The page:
EWCs in Practice
Telljohann (2005) points out that managers and trade unions have diverse interests, opinions and expectations. Lecher et al (2001), also emphasizes on the diverse nature of operations occurring within EWCs as an attribute to the organisations that manage them as well as the directive which covers them. Therefore, these factors represent, determine the development and differentiate the operationalization of EWCs enabling them obtain their structure from interactions with management, national employee representation, trade unions and also within the works council (Lecher et al 2001). However, the standard of relationship is defined by the degree of information and extent to which information is given coupled with the rate at which information is provided and the level of adequate consultation between EWCs and management.
EWCs and Management
Telljohann (2005) identifies four systematic plans of action taken by management in their dealings with EWCs. First of all, managers use a minimalist approach to conform to directives and avoid legal actions taken by employee representative. Secondly, managers apply a combination of manipulative and control approach in relating with EWCs to achieve their objectives. The downside of this approach is that it causes disunion between EWCs and makes them less important in the process of employment relations. Lastly, managers employ a constructive approach to propose improved or enhanced employee relations by offering to go outside the contents of the directive. The advantage of this type of approach is that both parties benefit in that managers demonstrate effective consulting process that is seen by worker representatives as a favourable time to influence management decisions. It can be argued that the mutual benefits achieved from a constructive approach make it an acceptable strategy for managers to relate with EWCs.
EWCs in practice: Management views and usage
In the process of internalising organisational activities and HRM practices on a transnational level, managers encounter difficulties that vary from restructuring organisations at European level to aligning employees objectives with the strategic objectives of the organisation along with sustaining a responsible autonomy at work at a national level. The extent to which management use EWCs in dealing with these difficulties depend on how they perceive EWCs in practice. Again, management perception differs from one organisation to the other in that some managers misconstrue EWCs as an avenue for sightseeing and are sceptical about increasing their importance (Vitols 2003). However, most managers appreciate the beneficial role EWCs play in communicating information to employees and consulting with managers effectively (ibid). It is beneficial because keeping employees well informed on management decisions enables them to clearly understand, accept and put a high value on management decisions. Managers in turn do not only win trust, acceptance and value for the decisions they make, they also gain respect. As a result, the tendency for managers to seek more strategic ways of enhancing the efficacy of EWC activities in the future is definite. Indeed, it is no surprise that management that fall under this category seem to be increasing in size (Vitols 2003).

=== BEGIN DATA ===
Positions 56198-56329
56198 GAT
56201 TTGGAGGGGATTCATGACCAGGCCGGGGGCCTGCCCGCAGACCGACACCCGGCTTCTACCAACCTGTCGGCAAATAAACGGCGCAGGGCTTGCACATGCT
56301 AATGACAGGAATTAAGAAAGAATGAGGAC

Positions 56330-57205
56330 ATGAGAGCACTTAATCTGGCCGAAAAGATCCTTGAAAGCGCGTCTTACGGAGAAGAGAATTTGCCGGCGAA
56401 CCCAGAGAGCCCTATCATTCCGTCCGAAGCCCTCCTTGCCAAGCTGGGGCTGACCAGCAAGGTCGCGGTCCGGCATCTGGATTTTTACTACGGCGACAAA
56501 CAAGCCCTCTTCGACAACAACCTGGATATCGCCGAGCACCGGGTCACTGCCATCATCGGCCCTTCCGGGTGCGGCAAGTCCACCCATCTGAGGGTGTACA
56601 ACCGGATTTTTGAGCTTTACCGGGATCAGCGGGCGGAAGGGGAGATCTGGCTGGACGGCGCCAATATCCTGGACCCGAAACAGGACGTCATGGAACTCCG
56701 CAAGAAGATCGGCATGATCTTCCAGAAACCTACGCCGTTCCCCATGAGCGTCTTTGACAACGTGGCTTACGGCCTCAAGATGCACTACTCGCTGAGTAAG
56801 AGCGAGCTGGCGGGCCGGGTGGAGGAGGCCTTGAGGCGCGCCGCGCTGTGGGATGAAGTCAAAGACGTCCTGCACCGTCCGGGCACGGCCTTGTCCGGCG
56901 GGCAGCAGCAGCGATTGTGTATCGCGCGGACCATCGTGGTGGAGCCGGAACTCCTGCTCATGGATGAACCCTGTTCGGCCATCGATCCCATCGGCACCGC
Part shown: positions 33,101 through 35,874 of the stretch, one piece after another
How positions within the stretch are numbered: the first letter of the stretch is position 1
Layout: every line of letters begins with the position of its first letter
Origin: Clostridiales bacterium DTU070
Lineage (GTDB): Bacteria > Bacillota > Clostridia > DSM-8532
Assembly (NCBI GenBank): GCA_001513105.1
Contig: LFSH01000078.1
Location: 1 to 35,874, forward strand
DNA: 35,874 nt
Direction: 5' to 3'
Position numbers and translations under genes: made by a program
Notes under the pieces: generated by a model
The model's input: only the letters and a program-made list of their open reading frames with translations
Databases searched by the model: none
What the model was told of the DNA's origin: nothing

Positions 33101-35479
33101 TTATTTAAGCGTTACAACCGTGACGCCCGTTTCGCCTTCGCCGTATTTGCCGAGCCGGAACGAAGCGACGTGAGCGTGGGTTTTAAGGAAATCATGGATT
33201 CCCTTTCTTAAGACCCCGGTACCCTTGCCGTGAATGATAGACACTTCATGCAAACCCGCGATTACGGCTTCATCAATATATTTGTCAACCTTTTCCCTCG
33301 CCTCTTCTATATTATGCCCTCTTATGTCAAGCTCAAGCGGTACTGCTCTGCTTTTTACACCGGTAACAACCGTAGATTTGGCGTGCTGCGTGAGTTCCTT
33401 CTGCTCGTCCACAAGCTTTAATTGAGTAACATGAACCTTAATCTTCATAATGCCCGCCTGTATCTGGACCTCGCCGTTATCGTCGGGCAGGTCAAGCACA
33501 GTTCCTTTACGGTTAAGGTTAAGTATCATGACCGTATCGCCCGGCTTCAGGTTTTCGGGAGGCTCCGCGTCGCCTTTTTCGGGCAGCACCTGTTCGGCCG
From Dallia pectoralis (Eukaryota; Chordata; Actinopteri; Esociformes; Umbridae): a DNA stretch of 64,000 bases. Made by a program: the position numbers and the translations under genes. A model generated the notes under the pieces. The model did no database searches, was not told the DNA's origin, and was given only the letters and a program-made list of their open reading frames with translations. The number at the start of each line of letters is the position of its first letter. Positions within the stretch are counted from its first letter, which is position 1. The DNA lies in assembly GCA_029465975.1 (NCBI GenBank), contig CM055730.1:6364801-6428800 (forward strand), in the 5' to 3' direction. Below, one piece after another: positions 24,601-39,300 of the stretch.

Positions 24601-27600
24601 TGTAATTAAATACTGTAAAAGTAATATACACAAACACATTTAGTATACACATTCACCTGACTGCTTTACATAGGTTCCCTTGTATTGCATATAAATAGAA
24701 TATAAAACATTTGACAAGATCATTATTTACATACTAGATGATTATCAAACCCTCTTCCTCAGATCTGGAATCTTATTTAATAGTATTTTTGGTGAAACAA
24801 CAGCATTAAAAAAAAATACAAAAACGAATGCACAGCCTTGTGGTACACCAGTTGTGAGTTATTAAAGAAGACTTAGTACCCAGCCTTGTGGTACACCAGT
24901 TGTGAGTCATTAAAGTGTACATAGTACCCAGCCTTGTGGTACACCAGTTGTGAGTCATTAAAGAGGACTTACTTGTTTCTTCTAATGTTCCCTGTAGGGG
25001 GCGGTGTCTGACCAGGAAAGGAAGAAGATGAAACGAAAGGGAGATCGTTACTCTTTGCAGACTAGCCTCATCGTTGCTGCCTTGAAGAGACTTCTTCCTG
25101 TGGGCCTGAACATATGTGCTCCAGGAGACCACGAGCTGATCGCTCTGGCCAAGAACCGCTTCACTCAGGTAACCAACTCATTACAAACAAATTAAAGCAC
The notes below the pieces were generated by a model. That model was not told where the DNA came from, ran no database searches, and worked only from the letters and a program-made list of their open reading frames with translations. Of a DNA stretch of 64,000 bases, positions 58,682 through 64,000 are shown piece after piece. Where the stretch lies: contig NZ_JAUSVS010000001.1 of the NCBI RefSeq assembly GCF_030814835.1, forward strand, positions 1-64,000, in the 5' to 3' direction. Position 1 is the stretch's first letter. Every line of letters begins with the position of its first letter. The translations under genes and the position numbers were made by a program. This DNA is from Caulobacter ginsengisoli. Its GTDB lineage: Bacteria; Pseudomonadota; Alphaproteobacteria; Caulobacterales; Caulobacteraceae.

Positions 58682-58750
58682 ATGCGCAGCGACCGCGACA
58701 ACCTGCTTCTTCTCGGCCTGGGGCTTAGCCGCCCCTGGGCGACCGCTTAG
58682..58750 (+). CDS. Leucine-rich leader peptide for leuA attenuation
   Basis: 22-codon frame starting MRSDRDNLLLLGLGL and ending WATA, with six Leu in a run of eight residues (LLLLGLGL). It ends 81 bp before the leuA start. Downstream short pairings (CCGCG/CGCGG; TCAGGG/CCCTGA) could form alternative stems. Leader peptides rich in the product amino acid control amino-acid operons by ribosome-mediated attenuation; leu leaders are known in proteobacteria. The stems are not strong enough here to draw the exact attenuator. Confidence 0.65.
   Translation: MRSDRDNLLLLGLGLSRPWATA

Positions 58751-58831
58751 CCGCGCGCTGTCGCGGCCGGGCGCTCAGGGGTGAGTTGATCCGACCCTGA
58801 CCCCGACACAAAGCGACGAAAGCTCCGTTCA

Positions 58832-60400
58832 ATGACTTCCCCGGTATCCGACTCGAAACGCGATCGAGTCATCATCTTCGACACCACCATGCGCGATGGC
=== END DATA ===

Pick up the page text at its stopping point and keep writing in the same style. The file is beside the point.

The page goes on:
Case Study: EWCs in Practice
According to a research carried out by Fulton (2005) on British Airways, it is evident that management adopted a minimalist approach in that although they tried to abide by the contents of the signed agreement, they limited information shared with employee representatives and were reluctant in entering into an open consultation with EWC. Also, based on the notion that management did not respect employee representatives, it is obvious that they also implemented a manipulative and control approach in relating with EWCs. These approaches in turn led to distrust between management and members of the EWC along with employees as a whole. Similarly, another example can be found in an Italian agro-food industry (Telljohann 2005) where management used a manipulative approach to show off itself to the public (corporate identity) and a control approach to limit the activities of the EWC.